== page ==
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Editor’s note: In our Steering the Ship series, we chat with product leaders in various industries. Today, we’re sharing a conversation between Dan Tatar, CEO of ADK Group, and Michael VanRooyen, Chairman of Brigham and Women’s Hospital Emergency Department.

In this post, you’ll hear from Michael VanRooyen, Chairman of Brigham and Women’s Hospital Emergency Department and Director of Harvard Humanitarian Initiative. He is also an entrepreneur, investor and lead singer of a 90’s cover rock band.

Some of the topics he’ll address include:

  • How his technology is transforming the emergency room
  • Changes to healthcare as a result of Covid-19
  • Innovations that are improving the lives of patients and doctors

VanRooyen is also the author of the book, The World’s Emergency Room, which covers how digital health is helping to deliver care to places around the globe. 

Brigham’s Grand Central Station

Healthcare is changing rapidly. It’s reaching out to patients, it’s using new technology, and it’s trying to provide better and higher quality care. Most people think of the emergency department as chaotic, crazy, cram-packed, dangerous and difficult. And it’s true, 20 or 30 years ago, the emergency department was not a very fun place to be indeed. Michael VanRooyen is changing that. VanRooyen’s current mission at Brigham and Women’s Hospital is to change the way they manage emergency department patients, and to expand the role of emergency medicine in the healthcare system. 

In the most basic sense, VanRooyen explains, “we are population rescue. We’re there 24/7 to take care of all kinds of patients, no matter what happens to you.” But the emergency room is more than that, too. They take care of the community as well as a larger network of transferred patients that can come in from all over to receive higher quality care. For this reason, VanRooyen views the emergency department as a “Grand Central Station of diagnostics and distribution of patients.”

Patients from all over are transferred to the Brigham emergency room from other hospitals, from nursing homes, from facilities, ambulances, and more. VanRooyen’s team conducts diagnostic testing and treatment, and then they decide if the patient should be admitted into the hospital, ICU, a skilled nursing facility, or go home and have home hospital or telemedicine contact.

What most people think the emergency department is, or was, is no longer the reality of today. Brigham in particular is very keen to change the model so that they can better serve as a hub of access for the healthcare system.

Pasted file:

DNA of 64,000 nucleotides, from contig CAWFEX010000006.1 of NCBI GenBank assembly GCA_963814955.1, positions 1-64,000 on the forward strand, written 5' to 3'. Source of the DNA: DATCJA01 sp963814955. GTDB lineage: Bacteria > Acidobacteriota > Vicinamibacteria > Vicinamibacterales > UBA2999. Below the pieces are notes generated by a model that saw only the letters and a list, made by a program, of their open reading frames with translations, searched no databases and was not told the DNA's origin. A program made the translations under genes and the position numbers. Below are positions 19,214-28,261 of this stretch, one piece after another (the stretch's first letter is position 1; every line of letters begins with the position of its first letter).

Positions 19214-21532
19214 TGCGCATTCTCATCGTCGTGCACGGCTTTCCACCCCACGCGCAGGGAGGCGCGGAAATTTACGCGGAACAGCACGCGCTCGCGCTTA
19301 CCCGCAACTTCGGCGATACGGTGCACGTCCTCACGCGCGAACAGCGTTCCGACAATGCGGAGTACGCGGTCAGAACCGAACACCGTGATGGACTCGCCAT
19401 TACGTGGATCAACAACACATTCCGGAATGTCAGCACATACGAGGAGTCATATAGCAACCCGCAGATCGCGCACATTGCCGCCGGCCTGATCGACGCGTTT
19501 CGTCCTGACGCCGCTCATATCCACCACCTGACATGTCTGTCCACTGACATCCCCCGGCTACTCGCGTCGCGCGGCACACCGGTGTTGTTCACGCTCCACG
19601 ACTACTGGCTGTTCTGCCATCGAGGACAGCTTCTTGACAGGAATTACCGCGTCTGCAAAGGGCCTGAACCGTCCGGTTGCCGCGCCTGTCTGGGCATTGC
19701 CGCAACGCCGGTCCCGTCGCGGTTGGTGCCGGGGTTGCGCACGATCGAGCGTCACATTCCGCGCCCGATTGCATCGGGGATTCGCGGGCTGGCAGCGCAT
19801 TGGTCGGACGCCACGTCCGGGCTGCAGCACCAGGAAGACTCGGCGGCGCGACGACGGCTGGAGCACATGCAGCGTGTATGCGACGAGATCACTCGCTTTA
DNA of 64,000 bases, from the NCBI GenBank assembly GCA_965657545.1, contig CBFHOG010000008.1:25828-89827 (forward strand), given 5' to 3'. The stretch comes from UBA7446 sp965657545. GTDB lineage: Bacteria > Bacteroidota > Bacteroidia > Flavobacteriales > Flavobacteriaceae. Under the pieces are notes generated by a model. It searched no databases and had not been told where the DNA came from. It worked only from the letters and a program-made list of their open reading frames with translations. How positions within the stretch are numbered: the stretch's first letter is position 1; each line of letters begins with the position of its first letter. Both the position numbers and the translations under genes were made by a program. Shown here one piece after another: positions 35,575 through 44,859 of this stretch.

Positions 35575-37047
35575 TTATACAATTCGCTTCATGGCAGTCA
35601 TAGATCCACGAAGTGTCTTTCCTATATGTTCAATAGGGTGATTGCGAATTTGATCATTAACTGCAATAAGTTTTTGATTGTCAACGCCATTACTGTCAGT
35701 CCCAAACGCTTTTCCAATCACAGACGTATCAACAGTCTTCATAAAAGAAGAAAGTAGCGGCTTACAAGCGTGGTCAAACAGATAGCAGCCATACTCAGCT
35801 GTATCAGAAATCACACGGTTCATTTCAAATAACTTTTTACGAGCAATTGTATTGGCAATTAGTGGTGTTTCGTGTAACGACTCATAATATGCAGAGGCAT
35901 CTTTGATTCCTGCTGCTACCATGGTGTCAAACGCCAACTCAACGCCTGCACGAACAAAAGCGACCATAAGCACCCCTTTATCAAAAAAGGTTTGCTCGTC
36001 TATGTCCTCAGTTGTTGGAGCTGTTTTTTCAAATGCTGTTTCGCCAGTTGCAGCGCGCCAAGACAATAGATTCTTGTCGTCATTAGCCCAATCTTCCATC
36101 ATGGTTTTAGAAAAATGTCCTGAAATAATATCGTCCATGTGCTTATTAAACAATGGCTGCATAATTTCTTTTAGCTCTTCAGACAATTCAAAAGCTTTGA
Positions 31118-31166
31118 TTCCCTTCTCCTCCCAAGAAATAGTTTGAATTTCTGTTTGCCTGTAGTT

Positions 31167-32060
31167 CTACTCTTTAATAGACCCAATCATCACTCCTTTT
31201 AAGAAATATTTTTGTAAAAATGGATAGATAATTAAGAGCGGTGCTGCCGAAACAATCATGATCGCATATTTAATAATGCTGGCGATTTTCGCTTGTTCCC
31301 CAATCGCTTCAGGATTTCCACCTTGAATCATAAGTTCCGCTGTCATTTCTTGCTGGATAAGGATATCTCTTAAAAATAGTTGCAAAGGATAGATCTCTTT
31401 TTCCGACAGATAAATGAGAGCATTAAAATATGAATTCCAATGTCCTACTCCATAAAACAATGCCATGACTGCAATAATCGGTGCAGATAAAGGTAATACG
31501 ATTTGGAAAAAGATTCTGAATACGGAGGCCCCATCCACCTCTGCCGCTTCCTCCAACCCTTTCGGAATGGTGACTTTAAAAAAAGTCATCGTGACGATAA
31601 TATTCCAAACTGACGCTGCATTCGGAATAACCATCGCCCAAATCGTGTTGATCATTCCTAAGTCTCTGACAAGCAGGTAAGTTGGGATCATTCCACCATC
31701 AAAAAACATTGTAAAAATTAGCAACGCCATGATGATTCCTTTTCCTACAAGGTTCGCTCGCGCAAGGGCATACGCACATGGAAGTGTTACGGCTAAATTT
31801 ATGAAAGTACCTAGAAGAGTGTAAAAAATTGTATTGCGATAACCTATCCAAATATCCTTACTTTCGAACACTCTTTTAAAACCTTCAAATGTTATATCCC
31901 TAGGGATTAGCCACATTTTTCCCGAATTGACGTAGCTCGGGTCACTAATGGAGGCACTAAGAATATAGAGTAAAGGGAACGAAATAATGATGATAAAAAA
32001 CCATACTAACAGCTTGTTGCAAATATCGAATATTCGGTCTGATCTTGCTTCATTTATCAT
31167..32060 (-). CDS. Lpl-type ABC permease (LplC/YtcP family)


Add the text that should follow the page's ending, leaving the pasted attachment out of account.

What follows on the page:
Brigham and Women’s hospital is located in the heart of Boston and is affiliated with Harvard Medical School. As a result, VanRooyen’s team sees about 65,000 patients a year. If you include their sister hospital, the Brigham Faulkner hospital, where they fluidly admit patients back and forth, it adds another 30,000 patients a year. In total, VanRooyen’s team sees roughly 100,000 patients a year.

What most people think the emergency department is, or was, is no longer the reality of today.

What makes Brigham’s emergency department especially busy is the fact that it’s also the ER for Dana Farber. As a result, about 22% of Brigham’s patients are active cancer patients. Since most children end up going to Boston Children’s Hospital, the result is a population of adults and cancer patients who are sicker and have more comorbidities than most emergency departments. 

This all makes Brigham’s patient population more complicated to take care of — but also a great environment for innovation.

Innovating in Healthcare

To accommodate the huge caseload that Brigham’s ER sees each year, they are in the process of building a new emergency department that is nearly double the current size, giving VanRooyen and his team the space they need to care for their patients in rooms, not hallways, like they were at the peak of the pandemic.

Part of the added comfort for patients and providers is not just the physical space, VanRooyen explains. “It’s the environment that we can create. And there’s a lot, as you would guess, in technology that can actually help us greatly to create a physical environment that is friendly to patients, easier to help observe patients and manage them, and then help us communicate with patients.”